Speaker sides with Simon's beef

FOLLOWING concerns raised in the Commons by Chelmsford West MP Simon Burns, the Speaker is expected to crack down on the growing practice of government departments treating MPs as second class citizens to journalists.

FOLLOWING concerns raised in the Commons by Chelmsford West MP Simon Burns, the Speaker is expected to crack down on the growing practice of government departments treating MPs as second class citizens to journalists.

Before being admitted to hospital with heart problems, Speaker Michael Martin promised Mr Burns, on a point of order, that he would “investigate the matter.”

MPs jealously guard their rights and traditions and the Chelmsford West MP was seething when he received information from the Department of Health, in response to a priority, written question, 24 hours after it had been given to a weekly newspaper journalist.

He accused government of a growing contempt for MPs by supplying newspapers first with the answers.

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“On January 31, I submitted a priority named-day written question about a constituency private finance initiative scheme.

“Eleven working days later, I rang up the relevant minister's office - the staff were very helpful and provided my answer in the evening.

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“You can imagine my amazement that it took so long to receive that reply . . . and I discovered that on the Monday - the day before I received my answer - a journalist had telephoned the Department of Health's press office and asked exactly the same question.

“The answer was e-mailed to him on Monday afternoon, but I did not get a reply from the minister to the same question until Tuesday.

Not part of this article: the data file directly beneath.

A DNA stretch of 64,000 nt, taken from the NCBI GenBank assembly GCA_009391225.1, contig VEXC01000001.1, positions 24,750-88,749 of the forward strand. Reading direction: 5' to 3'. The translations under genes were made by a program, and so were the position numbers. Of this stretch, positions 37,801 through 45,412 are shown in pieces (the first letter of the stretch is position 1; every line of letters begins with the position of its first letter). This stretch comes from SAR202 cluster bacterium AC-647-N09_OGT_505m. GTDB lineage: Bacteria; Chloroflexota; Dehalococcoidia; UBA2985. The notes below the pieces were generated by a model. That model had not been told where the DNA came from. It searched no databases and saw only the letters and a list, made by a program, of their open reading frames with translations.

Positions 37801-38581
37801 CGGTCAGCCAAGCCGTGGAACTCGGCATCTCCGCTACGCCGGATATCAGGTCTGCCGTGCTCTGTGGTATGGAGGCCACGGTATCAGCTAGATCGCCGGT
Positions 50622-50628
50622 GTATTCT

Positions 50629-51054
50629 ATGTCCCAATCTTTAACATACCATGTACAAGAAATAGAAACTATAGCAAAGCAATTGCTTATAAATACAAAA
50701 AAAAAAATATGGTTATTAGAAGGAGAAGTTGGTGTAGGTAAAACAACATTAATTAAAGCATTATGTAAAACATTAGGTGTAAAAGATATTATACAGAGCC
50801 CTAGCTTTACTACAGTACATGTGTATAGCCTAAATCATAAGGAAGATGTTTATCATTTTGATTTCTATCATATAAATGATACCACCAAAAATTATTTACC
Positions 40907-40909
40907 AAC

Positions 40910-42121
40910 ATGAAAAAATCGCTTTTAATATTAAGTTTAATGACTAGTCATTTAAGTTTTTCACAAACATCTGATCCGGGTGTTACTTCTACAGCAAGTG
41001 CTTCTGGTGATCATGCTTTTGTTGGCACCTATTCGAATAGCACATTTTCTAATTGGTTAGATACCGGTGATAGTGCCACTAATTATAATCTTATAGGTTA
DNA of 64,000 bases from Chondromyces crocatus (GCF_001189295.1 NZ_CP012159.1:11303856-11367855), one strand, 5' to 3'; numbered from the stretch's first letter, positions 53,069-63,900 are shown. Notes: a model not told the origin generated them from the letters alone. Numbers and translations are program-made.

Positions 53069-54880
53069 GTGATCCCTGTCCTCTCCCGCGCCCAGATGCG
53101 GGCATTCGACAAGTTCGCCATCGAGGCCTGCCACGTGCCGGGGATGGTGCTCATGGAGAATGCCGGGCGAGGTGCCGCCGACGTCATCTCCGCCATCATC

“I think that is a gross abuse. What can you do, as the defender of back benchers' rights, to stop such abuses,” Mr Burns asked the Speaker.

Mr Martin replied: “I am very angry that information should have been given to a journalist before it was given to the hon. Member. I shall investigate.”

The point may seem frivolous, but given the Blair government's marginalising of parliament by making major announcement on policy to the media before MPs, it is another example of the erosion of parliamentary tradition.

Although Speaker Martin has his critics, especially on the Tory benches, he has started to snarl at the way ordinary MPs are by-passed and he may now read the Riot Act to Health Secretary Patrician Hewitt and her civil servants.

The Speaker, who is 60, has been admitted to the Royal Infirmary in Glasgow suffering from chest pains and later underwent an angioplasty. In his absence, the main responsibility for chairing the Commons has fallen to his principal deputy, Saffron Walden Conservative MP Sir Alan Haselhurst, who is Chairman of Ways and Means, and who on delighted the Wednesday zipped through Questions to the Prime Minister at a rate rarely seen.

Until the Speaker returns to his duties, an extra parliamentary burden will fall on the other two deputies Sylvia Heal and Suffolk Central and Ipswich North MP Sir Michael Lord.

POLITICS may be a messy business, but even in the midst of the fiercest disagreements, it's nice to note that pleasantries are observed.